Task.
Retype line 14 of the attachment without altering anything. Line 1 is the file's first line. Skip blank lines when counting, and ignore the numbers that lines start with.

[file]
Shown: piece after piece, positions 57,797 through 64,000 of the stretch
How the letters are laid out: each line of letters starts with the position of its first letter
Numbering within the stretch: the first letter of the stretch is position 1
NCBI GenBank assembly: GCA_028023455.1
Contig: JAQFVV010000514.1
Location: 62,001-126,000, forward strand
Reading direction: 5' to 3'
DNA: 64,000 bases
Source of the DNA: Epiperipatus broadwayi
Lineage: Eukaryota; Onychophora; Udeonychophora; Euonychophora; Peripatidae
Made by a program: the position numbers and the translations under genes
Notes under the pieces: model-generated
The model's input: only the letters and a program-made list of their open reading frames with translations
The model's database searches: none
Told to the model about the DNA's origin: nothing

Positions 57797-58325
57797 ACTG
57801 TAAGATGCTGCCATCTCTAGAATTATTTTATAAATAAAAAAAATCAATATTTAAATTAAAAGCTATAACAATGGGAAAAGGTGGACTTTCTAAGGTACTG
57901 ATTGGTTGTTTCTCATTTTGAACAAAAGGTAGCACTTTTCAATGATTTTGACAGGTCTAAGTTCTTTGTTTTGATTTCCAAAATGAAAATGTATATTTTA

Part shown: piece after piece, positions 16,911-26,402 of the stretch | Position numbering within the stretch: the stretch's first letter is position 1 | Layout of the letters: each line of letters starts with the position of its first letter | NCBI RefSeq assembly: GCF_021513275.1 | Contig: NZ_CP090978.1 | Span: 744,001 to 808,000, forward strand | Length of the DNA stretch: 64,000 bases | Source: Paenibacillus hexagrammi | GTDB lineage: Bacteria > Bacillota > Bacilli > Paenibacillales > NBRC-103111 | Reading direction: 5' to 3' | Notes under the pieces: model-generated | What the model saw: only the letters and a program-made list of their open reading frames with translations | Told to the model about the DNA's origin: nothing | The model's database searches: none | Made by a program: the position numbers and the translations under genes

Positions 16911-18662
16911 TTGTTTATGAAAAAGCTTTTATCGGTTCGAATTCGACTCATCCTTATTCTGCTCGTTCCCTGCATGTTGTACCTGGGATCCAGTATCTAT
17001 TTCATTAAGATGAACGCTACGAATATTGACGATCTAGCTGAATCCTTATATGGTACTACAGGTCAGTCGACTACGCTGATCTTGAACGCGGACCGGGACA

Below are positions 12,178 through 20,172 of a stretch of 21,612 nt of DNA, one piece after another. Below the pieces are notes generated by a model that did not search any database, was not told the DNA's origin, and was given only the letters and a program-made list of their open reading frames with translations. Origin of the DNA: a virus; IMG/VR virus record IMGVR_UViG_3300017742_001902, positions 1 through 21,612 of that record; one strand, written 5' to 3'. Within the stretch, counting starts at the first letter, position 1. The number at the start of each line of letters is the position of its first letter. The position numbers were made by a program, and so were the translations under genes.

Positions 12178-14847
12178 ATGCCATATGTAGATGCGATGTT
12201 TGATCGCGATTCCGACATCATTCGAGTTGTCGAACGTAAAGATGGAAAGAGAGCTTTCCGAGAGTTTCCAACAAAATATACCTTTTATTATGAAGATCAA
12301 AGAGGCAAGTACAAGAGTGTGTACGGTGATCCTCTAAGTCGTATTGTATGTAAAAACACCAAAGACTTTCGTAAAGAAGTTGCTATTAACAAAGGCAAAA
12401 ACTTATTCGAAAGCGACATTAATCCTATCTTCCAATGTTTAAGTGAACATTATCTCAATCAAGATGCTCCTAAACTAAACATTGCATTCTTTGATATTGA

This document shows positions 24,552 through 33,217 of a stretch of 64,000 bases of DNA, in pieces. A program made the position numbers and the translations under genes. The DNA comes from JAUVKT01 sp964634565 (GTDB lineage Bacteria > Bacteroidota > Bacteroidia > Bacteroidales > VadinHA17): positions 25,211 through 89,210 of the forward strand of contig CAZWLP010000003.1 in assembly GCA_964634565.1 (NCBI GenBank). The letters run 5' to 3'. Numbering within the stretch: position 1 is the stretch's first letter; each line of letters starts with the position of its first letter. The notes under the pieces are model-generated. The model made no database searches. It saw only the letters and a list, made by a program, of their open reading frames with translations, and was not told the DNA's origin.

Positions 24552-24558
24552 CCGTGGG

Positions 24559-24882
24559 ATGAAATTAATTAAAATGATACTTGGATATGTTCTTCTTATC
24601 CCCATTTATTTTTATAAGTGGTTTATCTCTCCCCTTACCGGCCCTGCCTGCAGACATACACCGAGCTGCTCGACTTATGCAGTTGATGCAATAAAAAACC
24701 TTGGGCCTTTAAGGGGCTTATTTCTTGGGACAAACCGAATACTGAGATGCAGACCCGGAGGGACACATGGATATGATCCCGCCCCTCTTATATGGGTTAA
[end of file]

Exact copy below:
The model's database searches: none